Dealing With Data Overload

Is too much data dragging you down?

We live in a world of Big Data. Businesses are collecting a wealth of information on everything from daily transactions to customer preferences and detailed sales metrics. And while having a depth of usable data helps companies make smarter decisions and grow their business, it can also become increasingly overwhelming to sift through and determine what is useful and what is clutter.

Are you drowning in data? If so, you’re not alone.

A recent survey by the Chartered Institute of Management Accountants and the American Institute of CPAs showed that one of the top contributors to poor decision making in business is information overload. Only 37% of respondents said that big data has helped them in their decision making processes, while 36% said their organization is not coping with information overload at all, and 32% claimed big data has actually made the decision making process worse.

However, the same survey revealed that among high performing organizations, 86% are successfully using the information presented to management. The difference is that these organizations are focusing on the key value drivers of their business models rather than being bogged down by all possible data points.

So instead of allowing too much data to overwhelm their organization, successful businesses harness only the data that is useful to their decision making process. They don’t necessarily discard the rest of the data, but they don’t focus on it either.

But how can a company streamline their data? There are a number of steps you can take to reduce your data overload.

Identify Vital Information:
You may collect hundreds of details about your customers, your business processes or your revenue stream, but if the most vital details are getting lost in the sea of data, they do you little good. So the first step is to identify the information most vital to your organization. You may need to know that most of your customers shop on Thursday afternoons, or that they spend an hour comparing companies online prior to making a decision, but is it important to know that 18% of them are single and 48% have two kids? Determine which details are most important to the decision making process in your business and focus on those.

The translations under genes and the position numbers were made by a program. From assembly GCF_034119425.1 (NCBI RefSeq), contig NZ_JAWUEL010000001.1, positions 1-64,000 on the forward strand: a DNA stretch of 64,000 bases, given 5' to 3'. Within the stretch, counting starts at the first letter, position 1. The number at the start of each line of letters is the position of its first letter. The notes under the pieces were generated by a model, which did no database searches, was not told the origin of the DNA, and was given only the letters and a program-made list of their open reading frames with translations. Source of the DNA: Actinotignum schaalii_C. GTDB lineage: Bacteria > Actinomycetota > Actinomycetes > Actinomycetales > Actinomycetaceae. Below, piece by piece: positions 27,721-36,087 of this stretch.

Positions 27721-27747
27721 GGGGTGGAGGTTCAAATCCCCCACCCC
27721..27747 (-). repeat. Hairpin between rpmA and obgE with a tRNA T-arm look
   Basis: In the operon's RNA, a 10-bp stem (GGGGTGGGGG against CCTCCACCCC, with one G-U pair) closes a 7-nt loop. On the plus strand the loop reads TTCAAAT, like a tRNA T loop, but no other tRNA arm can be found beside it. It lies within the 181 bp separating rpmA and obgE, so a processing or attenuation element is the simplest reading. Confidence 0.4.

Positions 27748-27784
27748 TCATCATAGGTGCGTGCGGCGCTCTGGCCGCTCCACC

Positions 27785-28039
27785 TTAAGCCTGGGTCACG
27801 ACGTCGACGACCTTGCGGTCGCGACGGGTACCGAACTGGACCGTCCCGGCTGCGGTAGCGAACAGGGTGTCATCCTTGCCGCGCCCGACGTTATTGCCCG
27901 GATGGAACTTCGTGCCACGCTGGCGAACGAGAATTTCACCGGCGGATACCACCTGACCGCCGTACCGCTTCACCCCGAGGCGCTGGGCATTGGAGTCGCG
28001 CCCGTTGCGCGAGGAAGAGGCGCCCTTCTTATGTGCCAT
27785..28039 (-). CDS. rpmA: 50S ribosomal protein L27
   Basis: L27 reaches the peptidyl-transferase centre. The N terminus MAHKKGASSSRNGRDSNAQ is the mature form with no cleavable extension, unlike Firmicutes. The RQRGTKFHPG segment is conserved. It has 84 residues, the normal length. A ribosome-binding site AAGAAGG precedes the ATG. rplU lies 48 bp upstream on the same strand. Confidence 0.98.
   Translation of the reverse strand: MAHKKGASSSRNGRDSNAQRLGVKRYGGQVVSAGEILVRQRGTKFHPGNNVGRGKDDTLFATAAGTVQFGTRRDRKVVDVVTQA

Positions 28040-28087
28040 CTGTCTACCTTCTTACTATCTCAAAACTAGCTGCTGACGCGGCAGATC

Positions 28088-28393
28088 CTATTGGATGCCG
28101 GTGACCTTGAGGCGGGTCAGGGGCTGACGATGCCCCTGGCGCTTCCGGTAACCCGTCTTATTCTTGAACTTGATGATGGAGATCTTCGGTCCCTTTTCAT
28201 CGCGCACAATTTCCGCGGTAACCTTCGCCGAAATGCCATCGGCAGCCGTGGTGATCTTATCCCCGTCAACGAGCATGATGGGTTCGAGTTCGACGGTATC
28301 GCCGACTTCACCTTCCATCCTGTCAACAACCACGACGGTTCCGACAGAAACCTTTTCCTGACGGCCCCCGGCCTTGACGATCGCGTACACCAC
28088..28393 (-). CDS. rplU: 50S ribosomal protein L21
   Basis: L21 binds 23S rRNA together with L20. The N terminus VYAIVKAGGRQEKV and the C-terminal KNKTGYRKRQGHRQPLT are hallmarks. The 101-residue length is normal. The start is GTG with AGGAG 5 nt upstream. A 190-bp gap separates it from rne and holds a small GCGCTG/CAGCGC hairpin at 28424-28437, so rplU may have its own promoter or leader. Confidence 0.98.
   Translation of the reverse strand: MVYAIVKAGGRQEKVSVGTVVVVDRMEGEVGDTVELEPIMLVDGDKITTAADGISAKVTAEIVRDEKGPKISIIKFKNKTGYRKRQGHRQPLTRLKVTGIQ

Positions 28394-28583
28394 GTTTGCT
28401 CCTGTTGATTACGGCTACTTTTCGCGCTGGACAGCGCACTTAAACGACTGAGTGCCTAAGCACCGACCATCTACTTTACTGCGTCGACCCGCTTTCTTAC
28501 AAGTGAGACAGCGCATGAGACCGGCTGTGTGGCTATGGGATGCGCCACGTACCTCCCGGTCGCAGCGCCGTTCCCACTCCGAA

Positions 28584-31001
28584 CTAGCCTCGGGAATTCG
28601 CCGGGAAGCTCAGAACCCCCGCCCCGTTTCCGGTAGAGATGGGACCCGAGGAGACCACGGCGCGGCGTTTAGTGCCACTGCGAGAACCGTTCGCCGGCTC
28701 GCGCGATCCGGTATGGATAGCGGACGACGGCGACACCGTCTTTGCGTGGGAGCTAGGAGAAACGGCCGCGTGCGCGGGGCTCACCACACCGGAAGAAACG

Develop a Distribution System:
Once you’ve determined which data is most important to your business, it’s equally important to develop effective methods of communicating that information to the decision makers in the business. Make sure your data is accessible to all pertinent parties and limit the chance that data will be corrupted by human error or poor communication as it moves downstream. This is most often accomplished by having a dashboard where everyone can access pertinent data at any time, without relying on spreadsheets or emails to compile and distribute information. The benefits of a dashboard are many, but one of the most important is that it reduces user error, ensuring that the data points that drive your business are correct.

Define Information Roles:
Your accounting department may not need to know about your surge in Thursday shopping, while your management team may not need to know that 95% of transactions are made via credit card. But this information is important to specific users, so be aware of who needs what information, and ensure that they have easy access to what matters most, without being bogged down by data that is irrelevant to their daily processes.

Visualize the Most Important Metrics:
Does your CEO want to spend 30 minutes reading a thorough report, or would he rather see the high level view via a chart or graph with the option to drill down into more details as time (or interest) allows? Make sure your data is delivered in such a way that it’s not only easy to understand, but also visually rendered to allow for greater engagement. By using charts and graphs to highlight your most important data, you’re more likely to increase engagement while reducing the time needed to consume vital data.

Regularly Review and Update Your Data Priorities:
Growing businesses are rarely static in their processes. The same goes for the data they need to process in order to make important decisions. So regularly review your data distribution system to ensure that the data that matters is making it into the right hands. There’s little worse than missing out on big opportunities because you ignored your business’ evolution and defined new processes by old priorities.

If you want to know more about making your data work for you, Spud Software is here to help. We can assist you in defining which data is most important to your business, and then help you design a system that will not only put vital information in the right hands but will also scale with your business as it grows. For more information, visit our website or feel free to give us a call at 810-695-0001.